There was, however, a newspaper laying on the dark red mahogany table in front of him, which sat low in the center of all the furniture. Fyber leaned across to pick it up, noticing it was folded to the classifieds section. Circled in red ink was an ad for glass miniatures, which Fyber had noticed she already had a small collection of, resting in a small decorative cabinet hanging on the wall behind him. But it was then that his glance caught a different ad, just as he had started to lay the paper back down.

"People problems? Try a private investigator. No case too small. Vito can help or your money back." it said briefly, followed by a phone number. They needed help, after all, so somebody that actually knew what they were doing might be just the ticket. Fyber pulled a notepad from his shirt pocket, something he decided to start carrying now after recent events, and scribbled down the number, just barely getting the pad back in his pocket and the paper carefully positioned back on the table as Boris and Jenny walked back into the room. She still appeared a bit grumpy, but apparently Boris had apologized for their trouble and bettered her mood.

"We'll get our of your hair now." Fyber offered, standing. She didn't try to object, not that either of them expected her to, but that was fine by Fyber, as his mind was now back on more serious matters, which he tried to relay to Boris with a particular glance. They both moved towards the door and thanked Jenny once again for her trouble, who almost seemed confused at their sudden urge to leave, but merely said "Don't worry about it.", in an almost friendly tone, before locking the door behind them as they left.

- - -

Back at the bullet-riddled car, which they had covered in mud to hide the suspicious holes, and removed the glass from the front and right side windows with some small hope nobody would notice, Fyber had discussed the idea of hiring a P.I. with Boris, who to Fyber's surprise, seemed more than willing to pay to get someone else involved. Or someone else to shoot at, that is, as Boris had so elegantly put it. They wasted no time and called the number for this detective 'Vito' from the newspaper, and setup an appointment to discuss the situation.

The man on the phone told them to meet him at a place called Moondance, which turned out to be a bar of sorts in the downtown area. The bartender, a bald older man with thick a brown beard, wearing a bright green vest and long white sleeves underneath, eyed them scrupulously as they came through the door, wiping a glass clean with a white cloth in the most stereotypical manner Fyber and Boris had possibly ever seen. They tossed around glances, seeing a mixture of folks that ranged from fairly decent to fairly dirty, the latter of which they probably didn't want to throw any more glances towards without expecting trouble. A thin film of cigarette smoke hung in the air as they approached the bar, which Fyber nonchalantly attempted to lean against, then stood up again, realizing he probably looked like some kind of idiot. Boris must have realized it too, based on the restrained snicker Fyber heard behind him.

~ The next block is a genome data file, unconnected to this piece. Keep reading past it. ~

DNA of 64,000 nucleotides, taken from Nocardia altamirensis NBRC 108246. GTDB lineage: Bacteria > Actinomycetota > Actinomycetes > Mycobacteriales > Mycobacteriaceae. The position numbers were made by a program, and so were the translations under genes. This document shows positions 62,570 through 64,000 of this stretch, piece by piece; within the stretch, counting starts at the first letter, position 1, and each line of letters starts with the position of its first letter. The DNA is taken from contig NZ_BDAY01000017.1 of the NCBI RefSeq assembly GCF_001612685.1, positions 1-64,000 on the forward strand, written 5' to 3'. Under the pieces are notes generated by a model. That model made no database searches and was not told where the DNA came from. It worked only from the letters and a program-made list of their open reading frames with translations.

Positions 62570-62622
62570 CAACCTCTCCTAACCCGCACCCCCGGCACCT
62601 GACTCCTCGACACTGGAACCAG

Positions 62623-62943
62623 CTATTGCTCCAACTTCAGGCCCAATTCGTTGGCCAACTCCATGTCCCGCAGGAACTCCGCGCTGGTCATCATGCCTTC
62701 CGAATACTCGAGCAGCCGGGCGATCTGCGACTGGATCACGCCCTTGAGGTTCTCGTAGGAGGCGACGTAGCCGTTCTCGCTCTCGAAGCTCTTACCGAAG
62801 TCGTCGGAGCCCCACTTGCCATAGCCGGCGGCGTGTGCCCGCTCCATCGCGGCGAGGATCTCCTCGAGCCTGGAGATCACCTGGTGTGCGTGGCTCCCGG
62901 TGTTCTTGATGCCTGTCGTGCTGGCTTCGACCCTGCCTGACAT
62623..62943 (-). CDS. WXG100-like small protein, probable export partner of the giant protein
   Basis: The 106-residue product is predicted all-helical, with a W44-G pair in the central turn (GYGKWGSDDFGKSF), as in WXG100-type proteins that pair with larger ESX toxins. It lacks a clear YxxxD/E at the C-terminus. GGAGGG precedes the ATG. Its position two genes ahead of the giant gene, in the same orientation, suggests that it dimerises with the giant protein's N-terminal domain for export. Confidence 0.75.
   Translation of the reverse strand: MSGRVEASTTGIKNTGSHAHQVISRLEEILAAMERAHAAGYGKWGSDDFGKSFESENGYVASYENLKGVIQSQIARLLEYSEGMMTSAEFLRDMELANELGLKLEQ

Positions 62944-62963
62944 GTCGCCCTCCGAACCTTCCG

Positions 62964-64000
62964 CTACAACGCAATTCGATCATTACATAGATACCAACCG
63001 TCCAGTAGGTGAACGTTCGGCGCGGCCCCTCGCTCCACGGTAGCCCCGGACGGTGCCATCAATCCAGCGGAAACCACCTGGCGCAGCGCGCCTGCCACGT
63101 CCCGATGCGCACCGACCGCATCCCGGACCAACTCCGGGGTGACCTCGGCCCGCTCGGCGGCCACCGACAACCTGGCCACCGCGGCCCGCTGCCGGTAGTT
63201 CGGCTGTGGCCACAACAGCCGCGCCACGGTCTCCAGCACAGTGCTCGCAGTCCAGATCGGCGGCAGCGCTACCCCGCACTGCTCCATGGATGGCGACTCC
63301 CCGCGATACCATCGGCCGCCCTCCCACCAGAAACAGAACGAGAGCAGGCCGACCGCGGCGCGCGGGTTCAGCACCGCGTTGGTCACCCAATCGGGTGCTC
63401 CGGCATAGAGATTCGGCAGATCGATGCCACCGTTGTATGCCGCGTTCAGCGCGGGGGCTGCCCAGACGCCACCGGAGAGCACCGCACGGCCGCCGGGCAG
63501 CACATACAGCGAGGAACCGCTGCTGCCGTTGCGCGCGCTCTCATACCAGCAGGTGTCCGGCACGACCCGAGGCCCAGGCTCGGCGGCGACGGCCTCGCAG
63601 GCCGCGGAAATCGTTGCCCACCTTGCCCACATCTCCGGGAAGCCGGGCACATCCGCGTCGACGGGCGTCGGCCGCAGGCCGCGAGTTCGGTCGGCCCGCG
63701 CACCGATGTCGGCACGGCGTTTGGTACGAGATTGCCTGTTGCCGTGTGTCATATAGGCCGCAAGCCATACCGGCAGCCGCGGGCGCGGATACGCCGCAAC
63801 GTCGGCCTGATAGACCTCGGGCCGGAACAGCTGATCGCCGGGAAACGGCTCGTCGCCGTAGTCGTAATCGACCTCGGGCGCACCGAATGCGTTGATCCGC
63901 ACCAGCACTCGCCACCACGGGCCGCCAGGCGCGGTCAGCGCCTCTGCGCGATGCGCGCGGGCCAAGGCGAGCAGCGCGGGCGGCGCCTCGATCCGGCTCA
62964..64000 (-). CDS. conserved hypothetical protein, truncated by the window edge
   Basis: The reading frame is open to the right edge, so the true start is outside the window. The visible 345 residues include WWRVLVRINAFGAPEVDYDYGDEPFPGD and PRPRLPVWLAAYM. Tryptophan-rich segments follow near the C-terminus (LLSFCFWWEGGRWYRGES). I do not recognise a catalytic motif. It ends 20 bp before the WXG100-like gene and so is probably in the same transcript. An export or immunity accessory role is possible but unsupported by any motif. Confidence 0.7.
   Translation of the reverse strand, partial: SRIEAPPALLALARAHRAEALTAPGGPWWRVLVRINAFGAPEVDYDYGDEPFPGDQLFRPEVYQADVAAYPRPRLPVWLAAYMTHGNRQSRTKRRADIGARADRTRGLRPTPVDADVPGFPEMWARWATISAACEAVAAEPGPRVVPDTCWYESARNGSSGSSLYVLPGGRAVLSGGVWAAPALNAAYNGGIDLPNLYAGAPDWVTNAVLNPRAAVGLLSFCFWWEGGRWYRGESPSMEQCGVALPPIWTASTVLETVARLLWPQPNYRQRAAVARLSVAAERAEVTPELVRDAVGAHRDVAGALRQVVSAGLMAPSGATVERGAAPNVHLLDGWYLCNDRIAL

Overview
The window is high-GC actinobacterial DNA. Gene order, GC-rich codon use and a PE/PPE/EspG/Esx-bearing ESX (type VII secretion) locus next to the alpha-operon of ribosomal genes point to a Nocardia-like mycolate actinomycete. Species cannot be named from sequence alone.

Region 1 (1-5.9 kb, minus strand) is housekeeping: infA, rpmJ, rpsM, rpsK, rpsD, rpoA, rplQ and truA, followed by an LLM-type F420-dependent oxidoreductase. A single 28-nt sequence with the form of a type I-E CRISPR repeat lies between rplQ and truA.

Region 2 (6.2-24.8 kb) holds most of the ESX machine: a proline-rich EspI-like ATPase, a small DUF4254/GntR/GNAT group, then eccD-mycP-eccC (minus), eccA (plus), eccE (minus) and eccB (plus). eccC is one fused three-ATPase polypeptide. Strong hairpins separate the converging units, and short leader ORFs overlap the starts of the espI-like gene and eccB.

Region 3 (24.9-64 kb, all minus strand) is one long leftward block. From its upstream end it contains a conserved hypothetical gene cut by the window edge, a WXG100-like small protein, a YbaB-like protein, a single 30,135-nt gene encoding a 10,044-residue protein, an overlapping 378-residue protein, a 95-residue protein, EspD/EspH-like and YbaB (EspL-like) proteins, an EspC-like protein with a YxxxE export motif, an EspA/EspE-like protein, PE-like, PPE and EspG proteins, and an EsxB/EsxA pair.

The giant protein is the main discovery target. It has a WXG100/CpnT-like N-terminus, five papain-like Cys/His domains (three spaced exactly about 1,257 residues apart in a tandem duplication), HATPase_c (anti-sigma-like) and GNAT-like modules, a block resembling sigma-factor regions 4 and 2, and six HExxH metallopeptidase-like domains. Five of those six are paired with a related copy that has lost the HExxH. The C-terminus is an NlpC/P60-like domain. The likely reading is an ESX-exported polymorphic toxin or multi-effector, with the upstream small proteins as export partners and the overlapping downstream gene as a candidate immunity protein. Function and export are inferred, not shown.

"We're looking for a guy named Vito." Fyber said finally to the bartender. The man turned to eye them again, still meticulously wiping the same glass. "Yeah? So am I, he aint paid his tab." he retorted. Fyber passed a look to Boris, both of them thinking maybe this was a waste of time, until the bartender bellowed with laughter, almost over top all of the conversation taking place around them. "I'm just joshin' with you fellows. Name's Morris." he said, snapping his head up slightly in greeting. The two of them sighed a bit with relief and grinned. "Jeff, and this is-", "Boris", they said in return. Despite Jeff being Fyber's real name, it sounded strange to Boris everytime he heard it, having called him by the alias Fyber for so long.

The bartender nodded. "Nice to meet'cha." he greeted. "If you're lookin' for that Vito character, he's sittin' over there." Morris actually stopped wiping the glass in his clutches long enough to point across the room to one of the booths, where sat a single individual in a long gray trenchcoat, white dressy shirt with a maroon tie laid over top, wearing a distinctive gray fedora with a black grosgrain band around it, very much looking like a detective if either of them were to ever assume what one looked like. They both turned and thanked Morris, but before they could walk away, he reached across the bar to tap Fyber on the shoulder. "Oh, and uh.. remind him to pay his tab, if ya don't mind." he said, a bit more serious that time and with a wink, then nodded to them both and stepped away, back to wiping his glass.


The two made their way past the array of less-than-reputable looking individuals seated all around until they approached the booth, and slid inside without saying anything. The man raised a hand, using a single finger to push up the brim of his hat, revealing his shadowed eyes. "You called me?" he asked, chewing on a toothpick. "That's us." Fyber responded, intentionally being as abrupt as the man across from him had been. "We have some.. people problems." Boris added. "People do that." replied Vito, taking the toothpick from his mouth before leaning back some in his seat. "Tell me about'em."